3 Strategic Website Lessons from Los Angeles and Illinois | Travel 2.0 Consulting Group

3 Strategic Website Lessons from Los Angeles and Illinois

by | Mar 5, 2013 | 3 min read
3 Strategic Website Lessons from Los Angeles and Illinois

Recent website updates to and have drawn alike.

Beyond the modern look and clean feel of both digital properties, a massive amount of thinking, research and consideration went into the overall user-interface (UI) and user-experience (UX).

It was not simply a case of make it look pretty.

We had the privilege of providing our tourism consulting expertise on both the LA and Illinois web development projects and wanted to share 3 strategic website lessons that you can apply to your DMO, CVB or NTO site.

Also, a note of recognition for the hard work from both the LA and Illinois teams, and their respective agencies. While we assisted with strategic recommendations, the execution was carried out by some very talented individuals.

1. Thoughtful Social Integration

You might notice…or not notice…the social media integration on both sites. Unlike many tourism organization websites, LA and Illinois resisted the temptation to surrender large portions of the homepage (or any page) to social widgets.

3 Strategy Website Lessons: Thoughtful Social Integration

Social icons are limited to the footer (Illinois) and floating footer (LA) on both sites.

Rather than simply slapping a ShareThis widget on every page, both sites carefully place and at key locations on the website.

Integrating social activity is an important way to introduce new content and build a social audience, but it should not be included at the expense of conversion.

Your customers are never closer to a successful conversion…the moment of travel…than when they are on your website.

Don’t distract them with poorly placed social integration.

2. Invest in Great Photos

3 Strategic Website Lessons: Invest in Great Photos

I have no idea what is in Galena, but I want to go there.

Simply because of that photo.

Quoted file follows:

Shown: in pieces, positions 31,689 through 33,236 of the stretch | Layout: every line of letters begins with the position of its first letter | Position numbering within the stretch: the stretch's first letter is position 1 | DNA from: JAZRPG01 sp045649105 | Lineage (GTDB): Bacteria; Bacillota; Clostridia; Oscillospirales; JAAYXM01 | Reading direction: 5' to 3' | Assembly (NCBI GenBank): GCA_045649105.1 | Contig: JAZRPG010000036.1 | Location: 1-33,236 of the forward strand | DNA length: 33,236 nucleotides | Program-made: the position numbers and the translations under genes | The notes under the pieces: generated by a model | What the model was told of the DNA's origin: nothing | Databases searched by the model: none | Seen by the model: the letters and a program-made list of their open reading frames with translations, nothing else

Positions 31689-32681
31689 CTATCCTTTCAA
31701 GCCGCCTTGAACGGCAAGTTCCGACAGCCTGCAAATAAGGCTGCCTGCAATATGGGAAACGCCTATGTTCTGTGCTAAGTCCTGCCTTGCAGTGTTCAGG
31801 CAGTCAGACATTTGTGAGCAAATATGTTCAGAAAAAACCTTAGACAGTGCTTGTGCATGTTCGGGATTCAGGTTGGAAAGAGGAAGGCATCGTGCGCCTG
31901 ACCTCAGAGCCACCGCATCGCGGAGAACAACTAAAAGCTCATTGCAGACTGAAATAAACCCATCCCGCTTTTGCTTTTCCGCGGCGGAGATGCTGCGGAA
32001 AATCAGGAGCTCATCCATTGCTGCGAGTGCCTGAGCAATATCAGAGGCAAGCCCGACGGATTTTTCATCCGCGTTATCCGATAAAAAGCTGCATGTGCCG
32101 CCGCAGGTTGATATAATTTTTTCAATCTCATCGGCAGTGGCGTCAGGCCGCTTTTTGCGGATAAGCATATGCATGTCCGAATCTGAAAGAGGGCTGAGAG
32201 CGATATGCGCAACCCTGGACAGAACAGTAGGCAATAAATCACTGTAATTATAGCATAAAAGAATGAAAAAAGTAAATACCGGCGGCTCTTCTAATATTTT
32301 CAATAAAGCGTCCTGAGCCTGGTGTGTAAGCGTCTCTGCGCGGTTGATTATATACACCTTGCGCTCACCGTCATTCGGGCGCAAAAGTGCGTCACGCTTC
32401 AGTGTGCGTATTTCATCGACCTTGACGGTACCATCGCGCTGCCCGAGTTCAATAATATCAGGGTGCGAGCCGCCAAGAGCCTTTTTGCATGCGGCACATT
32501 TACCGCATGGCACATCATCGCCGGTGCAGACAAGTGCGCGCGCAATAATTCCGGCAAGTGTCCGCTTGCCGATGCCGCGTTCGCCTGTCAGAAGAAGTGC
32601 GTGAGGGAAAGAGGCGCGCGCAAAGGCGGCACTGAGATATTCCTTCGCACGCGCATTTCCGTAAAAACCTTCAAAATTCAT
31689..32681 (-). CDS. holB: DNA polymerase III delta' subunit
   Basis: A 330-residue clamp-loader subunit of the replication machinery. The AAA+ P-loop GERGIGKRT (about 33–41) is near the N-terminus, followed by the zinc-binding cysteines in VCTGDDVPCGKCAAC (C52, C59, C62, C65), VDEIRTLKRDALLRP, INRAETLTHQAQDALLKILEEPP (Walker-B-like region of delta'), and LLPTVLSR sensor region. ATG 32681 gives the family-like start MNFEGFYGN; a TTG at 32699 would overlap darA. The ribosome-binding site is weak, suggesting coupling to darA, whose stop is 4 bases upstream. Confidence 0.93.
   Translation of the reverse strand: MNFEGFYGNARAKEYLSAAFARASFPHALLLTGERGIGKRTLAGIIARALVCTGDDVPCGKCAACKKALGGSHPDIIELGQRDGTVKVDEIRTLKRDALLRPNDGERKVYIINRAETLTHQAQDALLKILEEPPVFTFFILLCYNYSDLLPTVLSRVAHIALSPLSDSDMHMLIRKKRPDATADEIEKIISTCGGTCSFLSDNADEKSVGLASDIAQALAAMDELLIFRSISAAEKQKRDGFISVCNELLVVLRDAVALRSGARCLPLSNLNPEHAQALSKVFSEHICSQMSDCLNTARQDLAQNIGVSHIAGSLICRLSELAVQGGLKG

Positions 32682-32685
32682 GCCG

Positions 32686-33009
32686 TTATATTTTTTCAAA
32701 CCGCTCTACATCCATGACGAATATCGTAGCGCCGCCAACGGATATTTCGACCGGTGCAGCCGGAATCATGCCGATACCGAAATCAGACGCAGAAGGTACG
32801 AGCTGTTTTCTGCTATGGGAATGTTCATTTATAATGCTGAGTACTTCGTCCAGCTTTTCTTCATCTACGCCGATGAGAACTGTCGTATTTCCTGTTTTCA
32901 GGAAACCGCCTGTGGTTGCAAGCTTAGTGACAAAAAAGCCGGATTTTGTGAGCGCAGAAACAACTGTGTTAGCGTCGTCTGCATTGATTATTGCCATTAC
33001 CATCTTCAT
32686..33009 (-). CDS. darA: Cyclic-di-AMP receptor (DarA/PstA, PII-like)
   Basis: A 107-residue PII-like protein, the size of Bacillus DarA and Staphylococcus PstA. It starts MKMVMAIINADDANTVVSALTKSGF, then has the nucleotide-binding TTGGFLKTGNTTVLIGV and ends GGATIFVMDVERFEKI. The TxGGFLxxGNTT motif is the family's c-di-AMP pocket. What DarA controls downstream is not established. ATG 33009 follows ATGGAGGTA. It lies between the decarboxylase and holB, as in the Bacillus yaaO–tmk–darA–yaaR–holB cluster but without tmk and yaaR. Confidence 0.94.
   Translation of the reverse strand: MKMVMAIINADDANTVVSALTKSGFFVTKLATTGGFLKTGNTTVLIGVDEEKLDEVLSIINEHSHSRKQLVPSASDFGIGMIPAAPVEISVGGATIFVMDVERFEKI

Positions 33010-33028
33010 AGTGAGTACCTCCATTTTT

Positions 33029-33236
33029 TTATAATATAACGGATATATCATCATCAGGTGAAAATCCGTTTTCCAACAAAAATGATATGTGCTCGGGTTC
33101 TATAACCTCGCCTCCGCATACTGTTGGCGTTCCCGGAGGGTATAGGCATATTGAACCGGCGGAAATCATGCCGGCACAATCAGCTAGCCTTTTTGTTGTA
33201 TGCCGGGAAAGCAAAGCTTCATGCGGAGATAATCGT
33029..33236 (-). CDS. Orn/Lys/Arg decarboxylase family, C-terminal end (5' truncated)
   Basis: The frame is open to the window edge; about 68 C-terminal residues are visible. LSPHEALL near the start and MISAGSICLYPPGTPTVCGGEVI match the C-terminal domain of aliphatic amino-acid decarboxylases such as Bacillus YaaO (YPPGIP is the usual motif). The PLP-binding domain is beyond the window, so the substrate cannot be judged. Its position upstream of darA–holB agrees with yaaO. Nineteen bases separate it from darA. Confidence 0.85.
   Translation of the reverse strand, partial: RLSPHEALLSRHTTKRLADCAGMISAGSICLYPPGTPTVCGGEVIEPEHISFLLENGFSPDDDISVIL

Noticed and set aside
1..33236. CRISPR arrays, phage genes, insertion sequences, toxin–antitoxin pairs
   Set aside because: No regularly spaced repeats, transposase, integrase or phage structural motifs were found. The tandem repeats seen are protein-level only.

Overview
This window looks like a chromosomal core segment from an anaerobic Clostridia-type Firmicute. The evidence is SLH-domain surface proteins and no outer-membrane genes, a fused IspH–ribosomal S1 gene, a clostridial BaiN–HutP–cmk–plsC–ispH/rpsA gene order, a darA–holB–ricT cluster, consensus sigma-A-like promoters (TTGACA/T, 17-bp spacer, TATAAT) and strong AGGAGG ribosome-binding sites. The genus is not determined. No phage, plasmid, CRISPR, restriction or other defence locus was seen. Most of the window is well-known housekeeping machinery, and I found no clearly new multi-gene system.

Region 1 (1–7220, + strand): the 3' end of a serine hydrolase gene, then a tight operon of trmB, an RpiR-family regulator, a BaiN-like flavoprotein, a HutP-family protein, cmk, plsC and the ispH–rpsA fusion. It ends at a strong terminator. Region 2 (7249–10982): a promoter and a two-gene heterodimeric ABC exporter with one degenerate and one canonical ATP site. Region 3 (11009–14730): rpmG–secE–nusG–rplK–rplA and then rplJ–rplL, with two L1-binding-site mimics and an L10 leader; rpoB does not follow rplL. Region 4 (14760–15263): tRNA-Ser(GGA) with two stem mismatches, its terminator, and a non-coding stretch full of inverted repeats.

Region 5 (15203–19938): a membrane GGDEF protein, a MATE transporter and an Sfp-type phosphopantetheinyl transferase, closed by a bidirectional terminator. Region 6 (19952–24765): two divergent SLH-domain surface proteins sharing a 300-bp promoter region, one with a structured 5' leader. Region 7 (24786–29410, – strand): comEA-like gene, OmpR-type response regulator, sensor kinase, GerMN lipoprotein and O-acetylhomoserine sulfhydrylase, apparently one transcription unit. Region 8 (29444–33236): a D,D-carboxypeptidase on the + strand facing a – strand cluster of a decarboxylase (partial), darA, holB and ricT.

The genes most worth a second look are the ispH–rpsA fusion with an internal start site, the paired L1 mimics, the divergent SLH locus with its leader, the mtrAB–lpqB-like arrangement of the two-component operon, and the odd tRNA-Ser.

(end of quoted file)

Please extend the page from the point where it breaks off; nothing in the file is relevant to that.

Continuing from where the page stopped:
For both LA and Illinois, a special emphasis was placed on photography. And not just average photography, great photography. Photography that makes you say ‘I did not know it looked like that.’

As consumers increasingly interact with your digital properties through bigger and better screens, poor photography becomes exponentially worse…harmful to your destination’s image.

Dedicate 5%, 10% or even 15% of your web development budget to photography.

It’s an investment that you will see pay off everyday.

3. The Importance of Maps

3 Strategic Website Lessons: The Importance of Maps

Often overlooked and commonly underused, maps play an intricate role on both discoverlosangeles.com and enjoyillinois.com.

For LA, the problem was scale and education. Greater Los Angeles is built from which cover such a vast area even locals have a tough time telling them apart.

Let alone visitors.

The solution was literally a giant map, large enough to represent the scale of LA and to grab the attention of the passing website visitor. For LA, educating the consumer about neighborhoods is a critical step to moving through the rest of the site.

Illinois faced a different, yet common problem for state destination marketing organizations: ambiguously named regions.

Aside from Chicago & Beyond, the regions that make up Illinois are difficult for the visitor to identify.

Land of Lincoln.

Trails to Adventure.

Great Rivers Country.

Yeah, the Mississippi River is the western border of Illinois.

Confusing, yes?